Optometrists Want a Monopoly, Doctor Says

     LUBBOCK (CN) – A Texas ophthalmologist claims the state’s optometry board is unconstitutionally targeting his practice for “having the audacity” to compete with in-state optometrists by hiring his own optometrists and sharing space with an eyewear retailer.
     Dr. Peter M. Ho and eyewear chain National Vision Inc. sued eight members of the Texas Optometry Board in Lubbock federal district court on October 7.
     Ho’s practice offers eye exams in the same location where National Vision offers prescription eyewear in order to provide convenience for his patients, but the defendants claim this arrangement is a “monopoly for optometrists,” the complaint states.
     Ophthalmologists are medical doctors who must complete medical school and residency. They are specialists in both medical and surgical eye issues. Optometrists, on the other hand, must attend a college of optometry. They are trained primarily about the eyes and do not receive a complete medical education regarding the entire body.
     “The Optometry Board attempts to quash this legitimate competition by threatening an optometrist employed by Dr. Ho’s practice,” the 19-page complaint states. “But restricting Dr. Ho’s employees in the course of their employment would be to regulate Dr. Ho’s practice of medicine, an activity reserved to the Texas Medical Board. The Optometry Board is overreaching both its authority and its purpose.” (section 1) The Texas Optometry Act bans independent optometrists from sharing the same space as national eyewear providers. (section 3) “In fact, the statute requires an actual separation – e.g., a floor to ceiling wall – between the two establishments, forcing patients to exit one office in order to enter the other,” the complaint states. “There is no health and safety justification for such a physical and economic barrier – its effect is to reserve the single-stop business model for in-state optometrists only. This protectionist scheme prevents interstate competition in the Texas prescription eyewear market, needlessly increasing consumer prices and limiting consumer choice.” (section 3) The plaintiffs argue the defendants are ignoring a physician exemption in the law that allows Ho to employ an optometrist who is subject to his “control, supervision, or direction” to attend to patients. (section 8) “[T]he plain language of the statute allows Dr. Ho to co-locate his practice with a national optical company such as National Vision and to employ an optometrist to treat patients in that location,” the complaint stated. “To read the statute to prohibit Dr. Ho’s arrangement with National Vision improperly ignores the physician exception intended by the Texas Legislature and is not supported by any health and safety rationale for the co-location rule.” (section 9) The plaintiff contend an optometrist who is employed by a licensed physician is subject to the professional oversight and responsibility of the physician, who themselves are heavily regulated by state and federal laws other than the Texas Optometry Act.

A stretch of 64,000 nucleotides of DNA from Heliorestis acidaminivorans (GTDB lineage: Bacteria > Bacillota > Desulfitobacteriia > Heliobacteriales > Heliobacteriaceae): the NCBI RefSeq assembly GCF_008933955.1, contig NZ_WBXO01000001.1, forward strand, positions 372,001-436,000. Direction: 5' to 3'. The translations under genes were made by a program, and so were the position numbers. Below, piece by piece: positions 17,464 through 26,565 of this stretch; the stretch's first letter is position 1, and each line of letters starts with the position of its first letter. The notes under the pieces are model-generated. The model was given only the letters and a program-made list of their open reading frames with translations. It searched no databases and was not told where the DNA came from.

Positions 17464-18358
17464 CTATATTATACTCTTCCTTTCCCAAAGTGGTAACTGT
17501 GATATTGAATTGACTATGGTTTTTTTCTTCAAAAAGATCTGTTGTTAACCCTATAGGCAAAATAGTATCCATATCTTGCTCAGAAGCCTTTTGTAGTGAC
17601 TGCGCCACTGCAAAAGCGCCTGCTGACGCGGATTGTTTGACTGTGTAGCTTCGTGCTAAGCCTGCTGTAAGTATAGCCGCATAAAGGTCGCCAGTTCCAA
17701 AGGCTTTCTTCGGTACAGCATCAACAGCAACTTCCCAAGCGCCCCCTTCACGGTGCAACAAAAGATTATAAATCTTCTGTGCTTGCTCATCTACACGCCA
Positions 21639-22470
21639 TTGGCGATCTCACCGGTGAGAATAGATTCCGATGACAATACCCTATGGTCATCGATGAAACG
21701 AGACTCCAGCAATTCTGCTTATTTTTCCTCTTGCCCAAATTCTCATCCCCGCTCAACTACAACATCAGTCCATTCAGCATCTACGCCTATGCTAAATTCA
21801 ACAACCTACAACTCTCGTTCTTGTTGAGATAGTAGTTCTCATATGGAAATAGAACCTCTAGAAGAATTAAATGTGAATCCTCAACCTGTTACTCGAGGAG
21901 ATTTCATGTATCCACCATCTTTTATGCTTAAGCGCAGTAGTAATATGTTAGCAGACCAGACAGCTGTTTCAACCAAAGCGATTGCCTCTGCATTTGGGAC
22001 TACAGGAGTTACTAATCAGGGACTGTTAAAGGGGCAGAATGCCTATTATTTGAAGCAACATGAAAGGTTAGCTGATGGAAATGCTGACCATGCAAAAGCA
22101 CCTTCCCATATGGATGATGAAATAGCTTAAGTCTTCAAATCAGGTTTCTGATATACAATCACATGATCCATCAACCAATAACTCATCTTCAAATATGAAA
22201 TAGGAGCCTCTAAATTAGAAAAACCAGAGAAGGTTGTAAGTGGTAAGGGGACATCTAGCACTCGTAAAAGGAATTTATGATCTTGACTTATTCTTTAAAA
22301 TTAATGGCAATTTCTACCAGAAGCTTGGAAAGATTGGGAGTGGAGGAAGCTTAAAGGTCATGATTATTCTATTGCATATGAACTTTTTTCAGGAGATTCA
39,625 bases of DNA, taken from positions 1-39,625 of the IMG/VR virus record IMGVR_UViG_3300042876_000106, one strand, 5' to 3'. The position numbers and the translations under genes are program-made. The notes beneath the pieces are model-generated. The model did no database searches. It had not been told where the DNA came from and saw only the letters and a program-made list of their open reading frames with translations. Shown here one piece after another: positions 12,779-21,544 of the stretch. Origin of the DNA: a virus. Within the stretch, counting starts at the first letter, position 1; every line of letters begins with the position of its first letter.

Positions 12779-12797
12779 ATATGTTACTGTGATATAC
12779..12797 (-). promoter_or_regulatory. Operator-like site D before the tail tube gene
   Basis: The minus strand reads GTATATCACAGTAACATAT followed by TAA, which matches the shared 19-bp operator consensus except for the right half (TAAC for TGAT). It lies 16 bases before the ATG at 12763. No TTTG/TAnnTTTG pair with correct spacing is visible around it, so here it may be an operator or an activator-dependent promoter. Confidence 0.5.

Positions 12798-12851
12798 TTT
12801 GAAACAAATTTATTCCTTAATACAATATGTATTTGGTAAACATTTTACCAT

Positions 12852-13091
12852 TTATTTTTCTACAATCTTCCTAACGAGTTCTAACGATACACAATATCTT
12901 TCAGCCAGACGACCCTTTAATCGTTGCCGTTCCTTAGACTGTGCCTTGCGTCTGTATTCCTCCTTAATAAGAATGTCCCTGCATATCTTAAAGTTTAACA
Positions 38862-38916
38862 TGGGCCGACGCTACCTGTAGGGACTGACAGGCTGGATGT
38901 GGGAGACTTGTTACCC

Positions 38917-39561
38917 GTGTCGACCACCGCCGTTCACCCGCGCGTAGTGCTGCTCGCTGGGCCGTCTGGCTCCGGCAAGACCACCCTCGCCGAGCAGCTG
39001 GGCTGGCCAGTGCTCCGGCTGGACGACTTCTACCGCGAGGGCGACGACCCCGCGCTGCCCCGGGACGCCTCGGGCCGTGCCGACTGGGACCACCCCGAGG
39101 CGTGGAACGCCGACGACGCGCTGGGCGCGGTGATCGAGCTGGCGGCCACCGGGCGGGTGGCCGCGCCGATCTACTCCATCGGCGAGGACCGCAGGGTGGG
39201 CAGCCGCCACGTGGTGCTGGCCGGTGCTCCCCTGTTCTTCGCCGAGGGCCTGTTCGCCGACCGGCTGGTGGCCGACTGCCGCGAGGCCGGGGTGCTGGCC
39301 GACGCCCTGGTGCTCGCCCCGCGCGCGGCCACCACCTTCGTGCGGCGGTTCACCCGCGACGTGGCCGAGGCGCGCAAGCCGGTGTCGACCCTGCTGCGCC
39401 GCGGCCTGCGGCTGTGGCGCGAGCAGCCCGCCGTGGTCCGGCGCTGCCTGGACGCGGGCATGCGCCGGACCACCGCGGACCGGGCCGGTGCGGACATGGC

“That comprehensive regulatory scheme amply protects Dr. Ho’s patients in these circumstance,” the complaint stated. (section 9) National Vision is the fourth largest optical retailer in the United States, with over 700 locations in 43 states, according to its web site. (link) The Texas Optometry Board did not respond to a request for comment.
     The plaintiffs seeks a declaration that the defendants’ interpretation of the Texas Occupation Code is unconstitutional. They also seeks injunctive relief from the defendant’s enforcement.
     The plaintiffs are represented by Fernando Bustos of Lubbock.

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